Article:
The second edition of the Sustainable Campus International Competition (SCIC) is open for free registration online. This is an opportunity for students worldwide to transform their academic learning into real world actions and impacts. They are invited to design and apply a tool, system or practise that addresses sustainability issues relevant to their campus.
SCIC is designed as an 18-month competition. Students are asked to develop a sustainability project they can implement within their campuses and communities within one academic year. The strongest projects will forecast tangible impacts by the end of the academic year, though the projects may and are encouraged to continue in the future. The student teams will be judged for their ability to improve sustainability impacts
based on specific metrics, the strength of their engagement strategy with stakeholders and the overall quality of the project presented.
The SCIC 2014 international jury panel will be presided by the CEO of the Environmental Association for Universities and Colleges (EAUC) Iain Patton, and he declares that: “Revolution is in the air and the SCIC is at the heart of the new student-driven and staff-supported sustainability mandate that is empowering students to unleash their transformative potential”.
Students will receive online support and mentorship throughout the development of their project. The top three finalist teams will participate in an online final presentation and judging session. The SCIC will award $CAN 3,000 to the team that is selected by the judges as the strongest project. All teams are encouraged to implement their projects and submit a project assessment by July 2015 for a chance to gain further recognition.
In Washington DC , the Howard G. Buffett Foundation and the University of Wisconsin-Madison announced the launch of the 2014 Agricultural Innovation Prize in cooperation with the United States Department of Agriculture.
The competition is open to U.S. undergraduate and graduate students across all academic disciplines and runs through spring 2014, when teams will compete for the chance to win $215,000 in prize money, with a grand prize of $100,000; making this the largest agriculture-focused student competition in the world.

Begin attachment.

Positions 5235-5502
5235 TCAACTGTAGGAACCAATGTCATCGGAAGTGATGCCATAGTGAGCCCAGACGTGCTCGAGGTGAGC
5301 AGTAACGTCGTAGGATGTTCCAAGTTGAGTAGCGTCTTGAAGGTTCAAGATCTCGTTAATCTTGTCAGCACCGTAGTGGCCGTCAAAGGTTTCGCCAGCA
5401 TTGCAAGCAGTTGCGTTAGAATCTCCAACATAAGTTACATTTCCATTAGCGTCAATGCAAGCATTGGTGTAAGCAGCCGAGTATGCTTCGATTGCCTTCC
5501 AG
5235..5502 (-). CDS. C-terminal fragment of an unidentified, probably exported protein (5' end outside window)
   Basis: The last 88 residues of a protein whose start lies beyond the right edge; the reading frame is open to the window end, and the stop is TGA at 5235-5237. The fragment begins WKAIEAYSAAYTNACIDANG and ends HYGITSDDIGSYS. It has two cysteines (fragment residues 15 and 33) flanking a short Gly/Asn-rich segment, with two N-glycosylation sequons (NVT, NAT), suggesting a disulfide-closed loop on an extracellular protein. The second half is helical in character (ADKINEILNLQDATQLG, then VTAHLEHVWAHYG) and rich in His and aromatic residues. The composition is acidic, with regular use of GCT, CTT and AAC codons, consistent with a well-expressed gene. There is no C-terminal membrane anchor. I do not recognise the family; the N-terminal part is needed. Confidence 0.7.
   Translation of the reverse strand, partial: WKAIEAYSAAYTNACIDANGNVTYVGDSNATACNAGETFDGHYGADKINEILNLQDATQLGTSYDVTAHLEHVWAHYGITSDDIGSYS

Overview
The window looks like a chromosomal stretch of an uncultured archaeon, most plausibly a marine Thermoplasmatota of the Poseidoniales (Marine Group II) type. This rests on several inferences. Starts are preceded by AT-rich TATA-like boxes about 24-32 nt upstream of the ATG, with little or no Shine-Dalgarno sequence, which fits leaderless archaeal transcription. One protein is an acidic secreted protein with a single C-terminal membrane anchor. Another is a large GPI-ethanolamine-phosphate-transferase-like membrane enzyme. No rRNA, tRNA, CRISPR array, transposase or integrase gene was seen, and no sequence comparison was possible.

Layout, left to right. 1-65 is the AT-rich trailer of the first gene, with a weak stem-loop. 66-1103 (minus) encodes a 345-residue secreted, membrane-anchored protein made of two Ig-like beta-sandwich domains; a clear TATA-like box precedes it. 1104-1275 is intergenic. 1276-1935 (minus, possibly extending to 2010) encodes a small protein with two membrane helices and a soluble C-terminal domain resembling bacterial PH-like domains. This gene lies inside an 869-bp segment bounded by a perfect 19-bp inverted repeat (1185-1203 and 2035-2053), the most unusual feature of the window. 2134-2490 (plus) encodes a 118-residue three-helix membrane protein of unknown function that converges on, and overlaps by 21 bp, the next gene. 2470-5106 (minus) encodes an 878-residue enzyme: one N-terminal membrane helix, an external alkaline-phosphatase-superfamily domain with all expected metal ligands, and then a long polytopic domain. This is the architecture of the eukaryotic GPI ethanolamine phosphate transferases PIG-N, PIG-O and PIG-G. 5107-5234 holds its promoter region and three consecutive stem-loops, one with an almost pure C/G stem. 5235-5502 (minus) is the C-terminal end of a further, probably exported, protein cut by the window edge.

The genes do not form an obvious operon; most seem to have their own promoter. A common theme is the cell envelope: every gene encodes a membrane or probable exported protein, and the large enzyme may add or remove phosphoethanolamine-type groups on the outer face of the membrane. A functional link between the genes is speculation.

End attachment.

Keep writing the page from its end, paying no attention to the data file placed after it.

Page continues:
The contest encourages student teams to develop innovative plans to address social and agricultural challenges within food systems, improving the standard of living and quality of life for the world’s population.
We are very happy to answer any questions, or follow-up with you about this new and exciting opportunity for students.
Teens Turning Green is a non-profit organization based in the Bay Area, striving to educate and inspire young adults to promote environmentally conscious and socially responsible choices. Through our youth-led programs on high school and college campuses around the world, students work to mobilize their peers to advocate for a healthy and just planet.
We are looking for Campus Reps to help us build excitement for a program called Project Green Challenge 2013. PGC is a global and comprehensive eco lifestyle challenge for high school and college students designed to raise awareness about conscious living, informed consumption, and the collective impact of individual actions.
Participants will take on a challenge a day, each focused on a unique theme. The goal is to inspire youth to transition from conventional to conscious living by taking small steps that will help to sustain a healthy, just and thriving planet.
Participants share responses, experiences, and deliverables on our website. and TTG’s social media outlets to acquire points and win prizes each day. Up to 14 finalists will be selected to attend the Challenge Finals: Green University, a three-day eco-summit held in the Bay Area in California from November 22 – 24. The PGC 2013 Champion, who is named at Green University, will win a prize package valued at over $12,000.
Entries due by July 1
The Union of Concerned Scientists is launching the 2012 UCS Science and Democracy Editorial Cartoon Contest. We’re seeking cartoons that explore the complex relationship between science and democracy in America.
Twelve cartoons will be selected as finalists to be featured in the 2013 UCS Science and Democracy Calendar. Then, we’ll ask the public to choose the best cartoon, which will go on the calendar’s cover. Each artist who submits an entry that is chosen as a finalist will receive a cash prize.
Check out the contest web page for more information about entering and guidance on relevant topic areas. You can also see some wonderful cartoons from our previous contests.